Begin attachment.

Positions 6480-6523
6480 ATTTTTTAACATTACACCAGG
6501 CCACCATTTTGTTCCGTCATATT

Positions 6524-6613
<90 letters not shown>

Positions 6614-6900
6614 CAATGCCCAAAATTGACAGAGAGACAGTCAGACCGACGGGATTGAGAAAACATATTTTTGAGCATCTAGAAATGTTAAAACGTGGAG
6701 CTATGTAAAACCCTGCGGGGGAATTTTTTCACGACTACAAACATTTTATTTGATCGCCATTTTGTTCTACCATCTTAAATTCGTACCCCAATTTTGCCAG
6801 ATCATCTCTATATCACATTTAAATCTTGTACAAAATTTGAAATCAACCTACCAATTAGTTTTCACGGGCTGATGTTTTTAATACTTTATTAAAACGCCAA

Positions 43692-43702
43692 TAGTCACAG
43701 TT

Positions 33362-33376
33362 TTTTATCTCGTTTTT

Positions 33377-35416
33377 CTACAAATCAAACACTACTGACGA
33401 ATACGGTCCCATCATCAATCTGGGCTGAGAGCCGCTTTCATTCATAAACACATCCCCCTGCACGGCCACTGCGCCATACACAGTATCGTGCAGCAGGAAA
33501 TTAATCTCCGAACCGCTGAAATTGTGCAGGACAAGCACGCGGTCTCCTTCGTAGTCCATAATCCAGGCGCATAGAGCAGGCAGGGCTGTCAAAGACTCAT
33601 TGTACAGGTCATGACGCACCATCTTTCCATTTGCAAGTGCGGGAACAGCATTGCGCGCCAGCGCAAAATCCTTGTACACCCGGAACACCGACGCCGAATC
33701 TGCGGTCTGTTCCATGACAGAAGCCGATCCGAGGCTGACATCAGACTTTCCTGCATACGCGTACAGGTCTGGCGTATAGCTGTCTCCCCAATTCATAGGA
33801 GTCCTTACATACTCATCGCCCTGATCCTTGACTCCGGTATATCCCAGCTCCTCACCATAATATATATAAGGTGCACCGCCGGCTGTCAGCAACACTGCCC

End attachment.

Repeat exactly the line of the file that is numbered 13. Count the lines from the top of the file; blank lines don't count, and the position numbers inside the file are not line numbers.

Positions 33362-33376